Hi,

I have a large set of XML files following the TransXchange data standard. I have created a parser to extract bus stops a bus will run through when making a specific journey. These bus stops are identified by an 'ATCO Code'. Below is an example of an ATCO Code.

43000804705

Are there any resources OpenStreetMap has that will help me convert this code into a set of coordinates? If not and anyone has any ideas as to how I can do this I would really appreciate it. I have about 60 codes to convert and will have many more in the near future so ideally I need something that is fast and easy to use.

asked 23 Sep '13, 20:55

jskidd3's gravatar image

jskidd3
46225
accept rate: 0%


The ATCO code is an identifier for bus stops in the NaPTAN database, which has been imported into OSM in parts of the UK. You can search OSM for bus stops with the naptan:AtcoCode tag key that you want, otherwise it should be possible to find the stop in NaPTAN itself.

permanent link

answered 23 Sep '13, 21:26

Wynndale's gravatar image

Wynndale
5651515
accept rate: 7%

edited 24 Sep '13, 07:28

Thanks for your answer. Would you be able to give me an example of how I can search OSM for the data? I'd really appreciate that as I'm pretty new to it. Ideally I'd need some sort of URL where I can pass the AtcoCode as a parameter? Thanks again

(23 Sep '13, 21:28) jskidd3
1

A good place to start is http://overpass-turbo.eu .

Try choosing where you are interested in on the map view and edit the script on the left to say: <query type="node"> <has-kv k="naptan:AtcoCode" v="43000804705"/>

and so on.

(23 Sep '13, 21:38) Wynndale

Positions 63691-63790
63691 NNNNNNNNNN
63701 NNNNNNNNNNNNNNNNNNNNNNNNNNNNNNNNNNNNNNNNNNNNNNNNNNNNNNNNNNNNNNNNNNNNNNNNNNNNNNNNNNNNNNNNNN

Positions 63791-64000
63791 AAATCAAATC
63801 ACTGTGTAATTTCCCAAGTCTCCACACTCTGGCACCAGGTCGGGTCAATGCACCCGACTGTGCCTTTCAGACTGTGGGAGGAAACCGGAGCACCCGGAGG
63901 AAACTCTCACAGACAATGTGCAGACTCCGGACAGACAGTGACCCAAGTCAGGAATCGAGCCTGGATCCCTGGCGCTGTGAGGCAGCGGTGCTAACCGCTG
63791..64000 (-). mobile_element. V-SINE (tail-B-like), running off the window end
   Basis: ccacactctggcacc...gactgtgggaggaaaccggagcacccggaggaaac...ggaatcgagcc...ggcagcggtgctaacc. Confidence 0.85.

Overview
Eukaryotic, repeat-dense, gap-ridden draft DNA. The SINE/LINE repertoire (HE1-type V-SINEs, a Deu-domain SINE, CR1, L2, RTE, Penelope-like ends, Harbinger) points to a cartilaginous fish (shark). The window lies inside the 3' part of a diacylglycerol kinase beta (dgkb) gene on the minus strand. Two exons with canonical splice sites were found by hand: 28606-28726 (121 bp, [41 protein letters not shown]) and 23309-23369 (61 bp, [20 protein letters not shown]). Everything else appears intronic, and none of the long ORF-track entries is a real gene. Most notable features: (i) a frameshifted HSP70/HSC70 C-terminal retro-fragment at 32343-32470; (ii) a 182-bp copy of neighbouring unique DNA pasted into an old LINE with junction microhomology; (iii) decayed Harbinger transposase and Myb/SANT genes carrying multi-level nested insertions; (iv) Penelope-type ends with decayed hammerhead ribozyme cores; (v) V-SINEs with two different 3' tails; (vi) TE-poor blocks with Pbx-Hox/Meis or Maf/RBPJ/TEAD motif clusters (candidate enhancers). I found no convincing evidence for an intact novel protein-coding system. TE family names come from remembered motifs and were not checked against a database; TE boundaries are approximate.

1

If you know where the bus stops are you can use the Export data link on the left of the map to get an XML extract of the OSM database including coordinates and ATCO codes of bus stops.

(23 Sep '13, 21:45) Wynndale

Not OSM data, but you might want to look at the NaPTAN data. Some of this was imported as a trial into OpenStreetMap and where that has been done the stops may have a naptan:AtcoCode tag, such as this one. Where the data has been verified the position is likely to be more accurate than the original NaPTAN data, though their data may well have been updated since the original data was made available and the trial imports were done.

The NaPTAN data states precision of: "+/- 1 metre spatial accuracy of Ordnance Survey Grid Reference" so you may need to convert the grid reference to lat/lon (and then perhaps to WGS84 or whatever you need).

permanent link

answered 23 Sep '13, 21:31

EdLoach's gravatar image

EdLoach ♦
17.1k14140246
accept rate: 23%

automatic coordinate conversion can be done using the excellent proj4 library. There are a lot of proj4 bindings for different languages.

(24 Sep '13, 10:13) gormo
Your answer
toggle preview

Follow this question

By Email:

Once you sign in you will be able to subscribe for any updates here

By RSS:

Answers

Answers and Comments

Markdown Basics

  • *italic* or _italic_
  • **bold** or __bold__
  • link:[text](http://url.com/ "title")
  • image?![alt text](/path/img.jpg "title")
  • numbered list: 1. Foo 2. Bar
  • to add a line break simply add two spaces to where you would like the new line to be.
  • basic HTML tags are also supported

Question tags:

×111
×67
×26
×1
×1

question asked: 23 Sep '13, 20:55

question was seen: 5,065 times

last updated: 24 Sep '13, 10:13

powered by OSQA